When researchers posed questions like these to students at several universities in the American Southwest, they discovered that students were unable to apply Newton’s Third Law to word-based problems – not only before taking a physics course, but also after taking one in which Newton’s Third Law had been covered several times. An impressive 80% of students surveyed could state Newton’s Third Law at the beginning of the course, but by the end of the course only 15% could successfully apply it to real-world problems. Even when those tested were broken down into sub-groups – students taught in large classes, students taught in small classes; students taught by award-winning teachers, students taught by teachers who scored poorly on student reviews – they all received nearly the same awful results. Both intrigued and challenged by these results, Mazur set out to prove that this was not true of his Harvard undergrads.
Mazur was soon proven wrong. During the very first test, a student raised her hand and asked: “Professor Mazur, how do I solve this problem? The way you taught us, or the way I usually think?” It turned out that his students had not really learned to apply physics to solve real problems. Mazur’s results were slightly higher than the results in the Southwest – this was Harvard, after all – but they were still abysmal. Some of the scores taken from Harvard students were truly shocking. In one interview, Mazur put it this way: “Some did barely better than a gorilla hitting random keys on a keyboard.”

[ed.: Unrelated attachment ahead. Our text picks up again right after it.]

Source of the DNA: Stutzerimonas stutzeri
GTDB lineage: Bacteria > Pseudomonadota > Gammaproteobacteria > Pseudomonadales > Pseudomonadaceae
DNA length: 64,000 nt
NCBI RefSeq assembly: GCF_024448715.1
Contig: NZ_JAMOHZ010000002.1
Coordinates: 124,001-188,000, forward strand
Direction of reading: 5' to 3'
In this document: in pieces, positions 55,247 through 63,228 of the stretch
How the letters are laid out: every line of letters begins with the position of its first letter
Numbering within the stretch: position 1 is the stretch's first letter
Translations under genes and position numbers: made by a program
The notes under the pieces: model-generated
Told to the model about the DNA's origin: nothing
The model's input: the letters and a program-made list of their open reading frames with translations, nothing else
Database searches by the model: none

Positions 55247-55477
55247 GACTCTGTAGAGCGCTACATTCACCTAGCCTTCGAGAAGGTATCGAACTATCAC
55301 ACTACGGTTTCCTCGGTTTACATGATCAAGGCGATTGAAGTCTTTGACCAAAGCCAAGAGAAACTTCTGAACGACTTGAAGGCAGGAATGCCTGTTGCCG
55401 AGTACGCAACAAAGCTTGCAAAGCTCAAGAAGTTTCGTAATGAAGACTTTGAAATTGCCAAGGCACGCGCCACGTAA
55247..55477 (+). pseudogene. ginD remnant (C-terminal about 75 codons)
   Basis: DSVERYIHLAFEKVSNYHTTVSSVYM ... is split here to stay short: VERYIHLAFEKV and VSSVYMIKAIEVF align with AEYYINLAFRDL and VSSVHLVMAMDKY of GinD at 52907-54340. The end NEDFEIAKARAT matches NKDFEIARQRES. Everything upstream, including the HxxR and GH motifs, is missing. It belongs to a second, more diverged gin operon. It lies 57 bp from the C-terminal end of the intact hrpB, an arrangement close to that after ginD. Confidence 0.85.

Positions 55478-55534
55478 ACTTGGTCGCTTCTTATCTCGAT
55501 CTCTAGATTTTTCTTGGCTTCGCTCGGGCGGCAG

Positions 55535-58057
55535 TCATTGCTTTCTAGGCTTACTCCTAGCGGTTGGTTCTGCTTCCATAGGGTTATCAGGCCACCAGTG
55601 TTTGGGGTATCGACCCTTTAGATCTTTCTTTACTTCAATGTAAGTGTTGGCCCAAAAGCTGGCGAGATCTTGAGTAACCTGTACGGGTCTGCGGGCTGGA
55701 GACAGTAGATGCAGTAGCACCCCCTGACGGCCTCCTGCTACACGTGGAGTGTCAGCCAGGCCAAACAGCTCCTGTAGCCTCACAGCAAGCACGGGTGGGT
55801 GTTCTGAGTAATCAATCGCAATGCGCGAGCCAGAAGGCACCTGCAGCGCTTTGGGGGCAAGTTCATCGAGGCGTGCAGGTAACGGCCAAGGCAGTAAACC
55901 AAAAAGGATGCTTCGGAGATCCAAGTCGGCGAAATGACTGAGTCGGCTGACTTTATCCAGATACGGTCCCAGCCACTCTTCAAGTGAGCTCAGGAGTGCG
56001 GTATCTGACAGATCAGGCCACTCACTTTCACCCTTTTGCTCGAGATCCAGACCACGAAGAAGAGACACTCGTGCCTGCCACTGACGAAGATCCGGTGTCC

Where was the problem? This was Harvard, so it couldn’t be the students. Mazur had been given high marks as a teacher. Since neither the teacher nor the students appeared to be at fault, Mazur decided that it had to be the tests. He soon discovered a paradox: his students excelled at tests in which formulas were expressed with groups of numbers, but they couldn’t answer questions in which those formulas became objects and situations. Once the figures became a heavy truck and a light car, the students were baffled. Both tests covered the same laws of physics, but posed the questions differently. The difference in the results showed that Mazur’s students had become very good at applying pre-made recipes to solve problems created to fit those recipes. The result was a closed circuit that had little to do with using physics in the real world.